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National rallies held on anniversary of Vicha Ratanapakdee death seek justice for anti-Asian hate victims

  • The synchronous demonstrations, known as the Asian Justice Rally, were held in Atlanta, Chicago, Los Angeles, New York, Philadelphia and San Francisco this past weekend.

  • The event took place on the anniversary of the death of Vicha Ratanapakdee, an 84-year-old Thai man who succumbed to his injuries after being shoved in San Francisco.

  • Organizers and participants encouraged the Asian American community to speak up against the hate and violence that continues to victimize vulnerable members and remains underreported two years into the pandemic.

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Hundreds showed up at a national rally held across multiple cities on Sunday to demand justice for the victims of anti-Asian hate.

The event, known as the Asian Justice Rally, simultaneously took place in six major cities, including Atlanta, Chicago, Los Angeles, New York, Philadelphia and San Francisco.

“At the very core, it’s about acknowledging [that] hate crimes happen to Asian Americans,” activist Justin Zhu said, according to KGO. “We will not be silent about the hate crimes against us.”

Led by Stand with Asian Americans (SwAA) and APAs vs. Hate (AvH), the rally was held on the first anniversary of the death of Vicha Ratanapakdee, an 84-year-old Thai man who succumbed to his injuries after being shoved in San Francisco.

His alleged assailant, identified as Antoine Watson, who was 19 at the time, has pleaded not guilty to the murder and elder abuse charges he is facing.

The incident, which was caught on surveillance video, became the primary catalyst of Stop Asian Hate — a movement that improved Asian American visibility but needed much more support.

“The tiny window of visibility we had with the ‘Stop Asian Hate’ movement, it really was just a glimpse of what Asian Americans feel every day, that kind of pervasive disrespect and casual contempt at our parents, our languages, our families,” Charles Jung, executive director of the California Asian Pacific American Bar Association, who is also with AvH, told the Associated Press. “What we really want is to encourage Asian Americans to tell their stories and finally break the silence.”

Ratanapakdee’s daughter Monthanus Ratanapakdee also attended the San Francisco rally, which was held in the neighborhood where her father was killed. She was joined by Mayor London Breed and other local leaders.

David Chiu, SF Mayor London Breed, Monthanus Ratanapakdee, and San Francisco City Attorney come together to march in the Asian Justice Rally in SF that memorializes the one-year anniversary of the fatal attack of 84-year old Thai grandfather Vicha Ratanapakdee. Image via Rozette Rago/Asian Justice Rally

“I know people are scared about anti-Asian hate in the community, and we must demand action for justice and all human rights,” she said at the event. “Please be strong in memory of my father.”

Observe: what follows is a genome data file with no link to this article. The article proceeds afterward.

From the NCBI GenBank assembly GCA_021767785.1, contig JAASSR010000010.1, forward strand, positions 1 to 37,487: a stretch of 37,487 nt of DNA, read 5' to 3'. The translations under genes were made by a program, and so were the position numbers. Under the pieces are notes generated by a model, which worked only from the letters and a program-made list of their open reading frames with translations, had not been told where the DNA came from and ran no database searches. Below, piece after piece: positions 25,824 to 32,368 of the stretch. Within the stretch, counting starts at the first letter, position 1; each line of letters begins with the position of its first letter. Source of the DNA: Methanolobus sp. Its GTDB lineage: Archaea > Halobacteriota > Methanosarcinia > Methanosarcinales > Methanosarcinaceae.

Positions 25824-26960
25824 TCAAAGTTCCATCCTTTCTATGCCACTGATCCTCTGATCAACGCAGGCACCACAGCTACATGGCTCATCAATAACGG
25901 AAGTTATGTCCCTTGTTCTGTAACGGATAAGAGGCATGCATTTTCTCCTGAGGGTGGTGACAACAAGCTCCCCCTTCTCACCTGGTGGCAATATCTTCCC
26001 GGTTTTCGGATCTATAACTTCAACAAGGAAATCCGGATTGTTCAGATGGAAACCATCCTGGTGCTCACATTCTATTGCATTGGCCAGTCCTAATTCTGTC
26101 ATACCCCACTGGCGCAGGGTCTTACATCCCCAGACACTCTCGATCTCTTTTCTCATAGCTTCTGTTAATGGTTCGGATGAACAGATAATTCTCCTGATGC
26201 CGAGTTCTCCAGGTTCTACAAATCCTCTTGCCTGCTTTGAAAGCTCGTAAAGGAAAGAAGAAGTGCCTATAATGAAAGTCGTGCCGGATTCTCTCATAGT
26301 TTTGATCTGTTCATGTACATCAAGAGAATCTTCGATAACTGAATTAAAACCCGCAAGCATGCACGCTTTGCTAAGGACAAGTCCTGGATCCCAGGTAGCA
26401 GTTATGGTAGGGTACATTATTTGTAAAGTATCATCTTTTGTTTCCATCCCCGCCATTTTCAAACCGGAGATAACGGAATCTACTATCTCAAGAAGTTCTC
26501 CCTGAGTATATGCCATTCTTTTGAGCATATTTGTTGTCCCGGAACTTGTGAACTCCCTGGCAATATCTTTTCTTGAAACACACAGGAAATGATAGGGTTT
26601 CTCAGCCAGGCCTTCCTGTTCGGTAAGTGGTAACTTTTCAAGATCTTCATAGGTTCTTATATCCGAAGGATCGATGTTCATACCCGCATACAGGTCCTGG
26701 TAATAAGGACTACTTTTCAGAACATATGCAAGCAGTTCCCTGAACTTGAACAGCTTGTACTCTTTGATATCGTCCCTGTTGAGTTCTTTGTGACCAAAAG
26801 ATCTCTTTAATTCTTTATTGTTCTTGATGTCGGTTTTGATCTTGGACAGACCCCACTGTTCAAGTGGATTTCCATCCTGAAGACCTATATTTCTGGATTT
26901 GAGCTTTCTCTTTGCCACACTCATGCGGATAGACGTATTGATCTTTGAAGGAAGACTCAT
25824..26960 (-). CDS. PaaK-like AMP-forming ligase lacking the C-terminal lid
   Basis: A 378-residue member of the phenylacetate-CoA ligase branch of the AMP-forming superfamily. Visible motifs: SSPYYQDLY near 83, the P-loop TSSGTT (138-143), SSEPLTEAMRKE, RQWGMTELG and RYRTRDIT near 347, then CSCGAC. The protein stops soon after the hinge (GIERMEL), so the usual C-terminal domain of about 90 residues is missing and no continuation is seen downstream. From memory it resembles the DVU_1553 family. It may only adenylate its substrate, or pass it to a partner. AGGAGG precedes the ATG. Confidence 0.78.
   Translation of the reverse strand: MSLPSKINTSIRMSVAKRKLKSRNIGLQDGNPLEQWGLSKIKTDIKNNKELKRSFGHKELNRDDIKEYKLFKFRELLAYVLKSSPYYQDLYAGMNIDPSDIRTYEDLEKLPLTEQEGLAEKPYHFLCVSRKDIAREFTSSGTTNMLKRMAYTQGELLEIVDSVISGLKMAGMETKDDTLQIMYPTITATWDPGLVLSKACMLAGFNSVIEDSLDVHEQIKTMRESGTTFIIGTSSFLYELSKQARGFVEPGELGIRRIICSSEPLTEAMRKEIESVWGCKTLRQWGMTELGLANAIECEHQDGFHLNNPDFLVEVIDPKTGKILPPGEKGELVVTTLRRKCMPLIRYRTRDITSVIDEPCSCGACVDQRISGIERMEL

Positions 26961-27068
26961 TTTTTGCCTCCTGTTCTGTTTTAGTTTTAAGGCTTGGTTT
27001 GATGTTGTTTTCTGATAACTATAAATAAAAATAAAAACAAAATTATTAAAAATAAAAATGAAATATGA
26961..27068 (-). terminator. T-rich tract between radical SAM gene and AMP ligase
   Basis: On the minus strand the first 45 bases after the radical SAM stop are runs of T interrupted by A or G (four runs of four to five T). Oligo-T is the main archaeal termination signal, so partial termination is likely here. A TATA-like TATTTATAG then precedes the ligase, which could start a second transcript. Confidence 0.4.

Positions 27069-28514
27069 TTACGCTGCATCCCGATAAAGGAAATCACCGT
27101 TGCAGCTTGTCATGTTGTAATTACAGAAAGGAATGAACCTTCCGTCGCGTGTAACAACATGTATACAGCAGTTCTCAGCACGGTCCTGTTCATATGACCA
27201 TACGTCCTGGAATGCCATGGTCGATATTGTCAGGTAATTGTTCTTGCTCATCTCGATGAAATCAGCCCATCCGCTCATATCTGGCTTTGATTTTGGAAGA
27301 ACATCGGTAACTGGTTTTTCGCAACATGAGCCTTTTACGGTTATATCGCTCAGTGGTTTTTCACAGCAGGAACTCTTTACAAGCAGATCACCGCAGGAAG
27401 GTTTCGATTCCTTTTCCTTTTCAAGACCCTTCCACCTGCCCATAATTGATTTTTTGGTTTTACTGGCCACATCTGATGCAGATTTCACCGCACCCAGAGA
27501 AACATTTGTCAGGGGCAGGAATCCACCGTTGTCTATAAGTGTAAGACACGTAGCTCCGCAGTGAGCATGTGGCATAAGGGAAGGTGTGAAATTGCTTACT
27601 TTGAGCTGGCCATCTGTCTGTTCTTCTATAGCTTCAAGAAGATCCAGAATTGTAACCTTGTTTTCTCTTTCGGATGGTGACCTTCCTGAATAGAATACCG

The nationwide rally also honored other victims of violence such as Michelle Go, Yao Pan Ma, Than Than Htwe, Noel Quintana, Nancy Toh, Juanito Falcon, Yong Zheng, Pak Ho, Ee Lee, Shane Nguyen, Younghee Cho, John Huynh, Ngoc Pham, Xiao Zhen Xie, Danny Chen and Christian Hall.

Participants also remembered those who died in the Atlanta spa (Soon Chung Park, Suncha Kim, Yong Ae Yue and Hyun Jung Grant) and Indianapolis FedEx (Jaswinder Singh, Amarjeet Johal, Jasvinder Kaur and Amarjit Sekhon) mass shootings.

Stop AAPI Hate, a national coalition tracking anti-Asian incidents, reported a total of 10,370 cases between March 19, 2020, and Sep. 30, 2021. Experts believe actual incidents are far higher due to massive underreporting, which is often attributed to language barrier, social stigma or distrust in the justice system.

As a result of his anti-Chinese rhetoric, former President Donald Trump has also been blamed in part for the surge in anti-Asian attacks. Last May, President Joe Biden enacted the COVID-19 Hate Crimes Act to accelerate the investigations of such crimes.

Image via Sam Cheng

“The death of Vicha Ratanapakdee was a rallying point for the Asian American community in our effort. Unfortunately, anti-Asian violence and xenophobia continues to this day,” SwAA and AvH said in a news release.

“Individuals, including the elderly and students, are subject to harassment and discrimination. These rallies reflect the community’s continued calls to end racism, for sustained intervention and investment by public officials, and inclusive solutions to combat hate and prejudice.”

Watch the full rally below:

The Coalition for Community Safety and Justice, which was started in 2019 and comprises four organizations serving the San Francisco Asian American community, called for the city’s “robust resources” be used to “match the needs of our communities … to keep all of us safe” in a statement provided to NextShark.

We call upon our City leaders and our communities to continue making investments and supporting compassionate and comprehensive solutions, such as increased funding for culturally-competent victim wraparound services, street outreach, and ambassador programs,” the statement read. “We further ask for the strengthening of policies to ensure City agencies develop in-language and culturally-competent responses when incidents do occur and to support cross-racial solidarity programs.”

Featured Image via Sam Cheng (left), Rozette Rago/Asian Justice Rally (right)


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